It is prophesied, Zech. xii. 8. That, in the glorious day of the Christian church, the house of David, or the rulers in God’s “Israel, shall be as God, as the angel of the Lord, before his people.” But how can such rulers expect to have any share in this glorious promise, who do not so much as openly acknowledge God in the work of that Spirit, by whom the glory of that day is to be accomplished? The days are coming, when the saints shall reign on earth, and all dominion and authority shall be given into their hands; but, if our rulers would partake of this honour, they ought, at such a day as this, to bring their glory and honour into the spiritual Jerusalem, agreeable to Rev. xxi. 24.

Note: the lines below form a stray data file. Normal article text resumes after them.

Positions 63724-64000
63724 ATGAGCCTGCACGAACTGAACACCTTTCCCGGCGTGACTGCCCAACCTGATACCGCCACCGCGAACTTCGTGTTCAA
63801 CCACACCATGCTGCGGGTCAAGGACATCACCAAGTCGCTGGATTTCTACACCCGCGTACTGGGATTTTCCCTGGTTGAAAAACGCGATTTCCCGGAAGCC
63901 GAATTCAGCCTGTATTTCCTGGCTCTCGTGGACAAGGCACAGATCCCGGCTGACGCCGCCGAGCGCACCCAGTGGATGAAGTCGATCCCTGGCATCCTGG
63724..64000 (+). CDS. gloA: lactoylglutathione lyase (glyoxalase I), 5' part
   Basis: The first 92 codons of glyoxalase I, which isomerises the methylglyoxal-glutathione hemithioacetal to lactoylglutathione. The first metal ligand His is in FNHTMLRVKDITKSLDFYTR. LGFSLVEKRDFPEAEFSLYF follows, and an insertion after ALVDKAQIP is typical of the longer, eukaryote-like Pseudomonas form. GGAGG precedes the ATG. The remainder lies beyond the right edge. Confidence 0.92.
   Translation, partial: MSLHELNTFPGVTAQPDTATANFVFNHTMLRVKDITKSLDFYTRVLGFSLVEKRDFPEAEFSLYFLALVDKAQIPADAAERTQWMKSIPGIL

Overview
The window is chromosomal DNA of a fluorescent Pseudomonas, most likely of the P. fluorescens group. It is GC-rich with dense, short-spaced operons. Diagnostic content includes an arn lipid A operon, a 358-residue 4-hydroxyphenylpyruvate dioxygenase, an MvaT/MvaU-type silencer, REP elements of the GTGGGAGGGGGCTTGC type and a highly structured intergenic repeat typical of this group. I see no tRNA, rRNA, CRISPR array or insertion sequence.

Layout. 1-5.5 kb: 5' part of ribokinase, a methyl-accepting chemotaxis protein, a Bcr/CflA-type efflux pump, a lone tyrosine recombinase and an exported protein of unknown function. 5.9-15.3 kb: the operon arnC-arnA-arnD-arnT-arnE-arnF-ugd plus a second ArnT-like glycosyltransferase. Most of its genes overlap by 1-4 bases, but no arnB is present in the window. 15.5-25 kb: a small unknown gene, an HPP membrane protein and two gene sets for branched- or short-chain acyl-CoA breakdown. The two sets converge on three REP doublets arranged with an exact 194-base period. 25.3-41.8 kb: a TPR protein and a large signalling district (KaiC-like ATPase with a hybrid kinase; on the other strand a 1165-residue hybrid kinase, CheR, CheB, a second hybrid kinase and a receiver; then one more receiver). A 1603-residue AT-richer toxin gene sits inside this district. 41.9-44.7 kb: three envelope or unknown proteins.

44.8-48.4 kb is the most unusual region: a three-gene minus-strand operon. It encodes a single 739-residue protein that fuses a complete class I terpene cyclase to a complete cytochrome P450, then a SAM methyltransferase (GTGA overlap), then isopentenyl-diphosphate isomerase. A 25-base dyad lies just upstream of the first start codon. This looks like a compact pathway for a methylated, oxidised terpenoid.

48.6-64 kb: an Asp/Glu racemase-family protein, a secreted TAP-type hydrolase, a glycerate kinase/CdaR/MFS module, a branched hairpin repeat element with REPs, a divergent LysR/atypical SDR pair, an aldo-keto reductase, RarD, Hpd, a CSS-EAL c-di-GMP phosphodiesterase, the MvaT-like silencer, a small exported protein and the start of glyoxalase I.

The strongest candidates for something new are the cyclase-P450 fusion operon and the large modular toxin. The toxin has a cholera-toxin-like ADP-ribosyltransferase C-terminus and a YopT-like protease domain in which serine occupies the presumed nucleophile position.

But, above all others, is God’s eye upon the ministers of the gospel, as expecting of them, that they should arise, acknowledge, and honour him in such a work as this, and do their utmost to encourage and promote it. For this is the very business to which they are called and devoted; it is the office to which they are appointed, as co-workers with Christ. They are his ambassadors and instruments, to awaken and convert sinners, and establish, build up, and comfort saints; it is the business they have been solemnly charged with, before God, angels, and men, and to which they have given up themselves by the most sacred vows. These especially are the officers of Christ’s kingdom, who, above all other men upon earth, represent his person; into whose hands Christ has committed the sacred oracles, holy ordinances, and all his appointed means of grace, to be administered by them. They are the stewards of his household, into whose hands he has committed to them, as a flock of sheep are committed to the care of a shepherd, or as a master commits a treasure tot he care of a servant, of which he must give an account. It is expected of them, above all others, that they should have understanding of the times, and know what Israel ought to do; for it is their business to acquaint themselves with things pertaining to the kingdom of God, and to teach and enlighten others in the same. We who are employed in the sacred work of the gospel ministry, are the watchmen over the city, to whom God has committed the keys of the gates of Zion; and if, when the rightful King of Zion comes to deliver his people from the enemy that oppresses them, we refuse to open the gates to him, how greatly shall we expose ourselves to his wrath! We are appointed to be the captains of the host in this war; and if a general will highly resent it in a private soldier, if he refuses to follow him when his banner is displayed, and his trumpet blown; how much more will he resent it in the officers of his army! The work of the gospel-ministry, consisting in the administration of God’s word and ordinances, is the principal means that God has appointed for carrying on his work on the souls of men; and it is his revealed will, that whenever that glorious revival of religion, and reformation of the world, so often spoken of in his word, is accomplished, it should be principally by the labours of his ministers. Therefore, how heinous will it be in the sight of God, if, when a work of that nature is begun, we appear unbelieving, slow, backward, and disaffected! There was no sort of persons among the Jews treated with such manifestations of God’s great displeasure, and severe indignation, for not acknowledging 388 Christ, and the work of his Spirit, in the days of Christ and his apostles, as the ministers of religion. See how Christ deals with them for it, Matt. xxiii. With what gentleness did Christ treat publicans and harlots, in comparison of them!